So why does the back and other joints hurt as we get older? Between our joints we have a layer of cartilage shaped like disks that keeps them moving smoothly and cushioning when moved. As we get older the cartilage in knees is the first to begin to degrade because of “a lifetime of walking, exercising, and moving.” When this cartilage gets to be such a small amount the bone comes in contact with each other and this causes inflammation of the surrounding tissue. Around “27 million American adults over the age of 25 have osteoarthritis,” and this is the condition that the lack of cartilage causes. Now the reason for the aching of the back is similar but different as well. The vertebrae itself begins to literally degrade. We have 7 cervical 12 thoracic and 5 lumbar vertebrae, and even though the cervical and thoracic are much thinner it is the thicker lumbar that suffer the most. Like the knees the spine has cartilage called disks between them, but, again, just like the knees the lumbar take on most of the weight of the torso. I am not saying that the cervical or thoracic vertebrae are unimportant, but if the lumbar vertebrae is damaged, just walking can take a toll because the spinal cord will not be in the secure potion vital to make walking comfortable.
What is worse than not feeling like yourself is not looking as you did. I am sure you have seen dark spots on the skin of elder adults, these are the effect of years and years of sun exposure. Many older adults have them because it was not until recently it was found out that the sun was the cause of these, before they were called liver spots because it was theorized it was the livers fault for these spots. The reason that these spots are more prevalent in older adults is because, unlike younger humans, the skin is unable to regenerate when exposed to UV rays. But unlike the missing cartilage of the knees or spine, these sun spots present no danger. Although there are some who see these spots as “unsightly” and choose to have them removed “by electrosurgery, laser treatment or cryotherapy.”
Now unlike the pain and sun spots which are new to the body, the change of hair colour to white is actually something we all had. All humans start off with white hair. It is not until “it gets pigment, melanin, through specialized cells called melanocytes.” As the hair grows it is given this special pigment. But why the hair changes colour is still under examination. The most prevalent and likely theory is we are given a set amount of these cells, so as we get older the cells are being used up and with some older adults this is when the hair begins to turn white. Some think that it is caused by stress, this is true, but when there are more than a few strands void of colour it means that the individual is running out of these pigment cells.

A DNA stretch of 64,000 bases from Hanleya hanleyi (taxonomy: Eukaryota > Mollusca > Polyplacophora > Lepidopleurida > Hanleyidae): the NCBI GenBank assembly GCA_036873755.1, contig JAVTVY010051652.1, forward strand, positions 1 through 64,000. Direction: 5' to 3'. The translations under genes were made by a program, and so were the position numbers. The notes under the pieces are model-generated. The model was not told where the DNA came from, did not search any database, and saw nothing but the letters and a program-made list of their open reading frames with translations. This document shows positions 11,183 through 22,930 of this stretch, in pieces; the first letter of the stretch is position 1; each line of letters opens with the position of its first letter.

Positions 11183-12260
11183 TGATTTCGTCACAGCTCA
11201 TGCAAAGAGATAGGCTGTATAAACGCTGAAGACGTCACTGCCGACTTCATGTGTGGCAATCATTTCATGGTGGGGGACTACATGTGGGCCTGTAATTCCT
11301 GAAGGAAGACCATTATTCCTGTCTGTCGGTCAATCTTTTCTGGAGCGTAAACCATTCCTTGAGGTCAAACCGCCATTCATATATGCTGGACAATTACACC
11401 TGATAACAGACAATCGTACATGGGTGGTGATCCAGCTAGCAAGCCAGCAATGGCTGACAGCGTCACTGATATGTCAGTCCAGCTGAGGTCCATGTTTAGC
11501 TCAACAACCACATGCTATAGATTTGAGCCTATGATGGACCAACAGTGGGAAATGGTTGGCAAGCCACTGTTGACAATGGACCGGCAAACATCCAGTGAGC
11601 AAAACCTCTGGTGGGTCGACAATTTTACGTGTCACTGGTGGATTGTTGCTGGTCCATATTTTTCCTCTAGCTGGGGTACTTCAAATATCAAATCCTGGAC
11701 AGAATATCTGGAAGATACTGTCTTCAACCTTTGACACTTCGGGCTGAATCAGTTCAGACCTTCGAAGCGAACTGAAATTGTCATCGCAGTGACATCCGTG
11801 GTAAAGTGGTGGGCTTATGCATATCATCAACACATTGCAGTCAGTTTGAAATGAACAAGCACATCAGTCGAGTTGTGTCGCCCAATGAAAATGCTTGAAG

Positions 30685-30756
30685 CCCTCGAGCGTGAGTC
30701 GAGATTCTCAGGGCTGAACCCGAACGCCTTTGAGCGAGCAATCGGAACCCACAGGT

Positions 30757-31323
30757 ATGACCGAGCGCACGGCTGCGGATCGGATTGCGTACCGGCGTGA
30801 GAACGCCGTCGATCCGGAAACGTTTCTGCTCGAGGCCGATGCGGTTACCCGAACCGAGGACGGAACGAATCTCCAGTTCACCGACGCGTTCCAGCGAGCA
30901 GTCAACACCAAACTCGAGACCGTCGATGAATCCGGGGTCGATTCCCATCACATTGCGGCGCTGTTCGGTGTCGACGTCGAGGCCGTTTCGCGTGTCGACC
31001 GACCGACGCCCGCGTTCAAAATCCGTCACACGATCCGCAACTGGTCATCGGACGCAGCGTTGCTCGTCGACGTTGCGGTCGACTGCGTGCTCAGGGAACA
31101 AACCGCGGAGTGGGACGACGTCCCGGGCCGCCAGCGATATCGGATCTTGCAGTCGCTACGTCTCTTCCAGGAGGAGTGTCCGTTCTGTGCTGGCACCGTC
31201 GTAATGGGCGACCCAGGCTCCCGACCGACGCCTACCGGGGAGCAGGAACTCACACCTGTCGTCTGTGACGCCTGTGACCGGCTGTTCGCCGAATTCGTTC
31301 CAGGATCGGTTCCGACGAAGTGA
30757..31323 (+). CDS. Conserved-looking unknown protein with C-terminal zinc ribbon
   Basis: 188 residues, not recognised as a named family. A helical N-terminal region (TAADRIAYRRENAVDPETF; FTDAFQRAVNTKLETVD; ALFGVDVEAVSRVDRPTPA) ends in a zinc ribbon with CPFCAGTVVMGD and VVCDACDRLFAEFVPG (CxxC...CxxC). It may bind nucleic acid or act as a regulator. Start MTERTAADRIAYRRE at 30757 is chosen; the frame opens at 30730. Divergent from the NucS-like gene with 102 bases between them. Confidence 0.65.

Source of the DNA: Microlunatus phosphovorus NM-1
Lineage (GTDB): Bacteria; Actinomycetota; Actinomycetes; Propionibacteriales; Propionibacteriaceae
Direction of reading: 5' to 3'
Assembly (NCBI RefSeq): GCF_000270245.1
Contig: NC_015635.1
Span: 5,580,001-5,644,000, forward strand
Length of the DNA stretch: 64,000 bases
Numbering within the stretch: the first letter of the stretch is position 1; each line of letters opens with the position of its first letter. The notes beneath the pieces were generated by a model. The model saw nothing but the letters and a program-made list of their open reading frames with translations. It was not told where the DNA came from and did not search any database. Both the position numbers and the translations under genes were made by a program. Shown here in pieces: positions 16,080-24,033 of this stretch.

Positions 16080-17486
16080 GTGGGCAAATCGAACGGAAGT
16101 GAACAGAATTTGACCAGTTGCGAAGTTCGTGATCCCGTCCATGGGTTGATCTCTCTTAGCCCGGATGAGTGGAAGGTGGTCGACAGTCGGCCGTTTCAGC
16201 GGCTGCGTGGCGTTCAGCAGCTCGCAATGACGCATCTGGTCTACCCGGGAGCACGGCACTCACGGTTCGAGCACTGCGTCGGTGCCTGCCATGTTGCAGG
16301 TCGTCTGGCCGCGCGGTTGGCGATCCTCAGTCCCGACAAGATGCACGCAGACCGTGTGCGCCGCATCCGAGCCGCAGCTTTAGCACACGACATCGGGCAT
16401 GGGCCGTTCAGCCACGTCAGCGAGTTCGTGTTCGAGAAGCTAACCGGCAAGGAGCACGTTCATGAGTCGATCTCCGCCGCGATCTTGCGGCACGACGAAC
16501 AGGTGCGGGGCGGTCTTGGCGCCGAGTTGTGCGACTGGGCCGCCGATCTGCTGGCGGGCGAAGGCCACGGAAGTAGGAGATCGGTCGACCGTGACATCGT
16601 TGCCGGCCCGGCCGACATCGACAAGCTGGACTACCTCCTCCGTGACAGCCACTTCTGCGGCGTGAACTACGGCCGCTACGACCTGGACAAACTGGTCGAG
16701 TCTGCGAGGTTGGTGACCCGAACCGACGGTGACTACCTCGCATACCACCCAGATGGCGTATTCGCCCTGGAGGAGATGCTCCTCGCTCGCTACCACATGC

On the subject of hair, I am sure that you have noticed your father or grandfather having hair in their ears and nose...but not much on their heads in some cases. The reason for this is because even though they are all hair, they all go through different stages of growth; anagen, catagen, and telogen. The head hair usually stops at the anagen stage but the hair on the arms and legs go to the catagen stage for a few weeks. In this stage the hair grows but then stops at a certain length. When this happens it goes into the telogen stage which means that it “stops lengthening and eventually falls out naturally through shedding or external trauma such as pulling.” As we age, especially males, the exposure to the hormone testosterone can disrupt the predetermined growth period. According to Dr. Sarah Baker from Northwestern University, “testosterone causes hair to grow in the beard, pubic, and underarm area, and it causes hair to shrink on the scalp, which develops into hair loss or hair thinning.” This is why a large percent of older adults who are balding are men, who have a great amount of the hormone testosterone, and not women, who have a small percentage of testosterone but more of the hormone estrogen.
As you can see, there is nothing to be scared about; I know I said that there is nothing worse than not feeling like yourself or looking like yourself, but it is worse when you don't come to terms with it. When we are children we pretend to be “all grown up,” but then when we get there, we realize that we can not stop it. There are countless lotions, pills, dyes to cover up our age, but in actuality, we cannot cope with the fact; we get old. We get wrinkly, we get weak, we lose our hair, and we cannot to anything about it. Eventually we have to come to terms with the fact that we are children, we are adults, and we are the elderly. But there is nothing wrong with that. It is not as if it is only you who will go through it; all humans have and will continue to HAVE go through old age. You need not be afraid of old age, embrace it, enjoy it, and above all...accept it.
Please feel free to comment on what you thought of the blog, or other physical anthropological subjects you would like me to cover.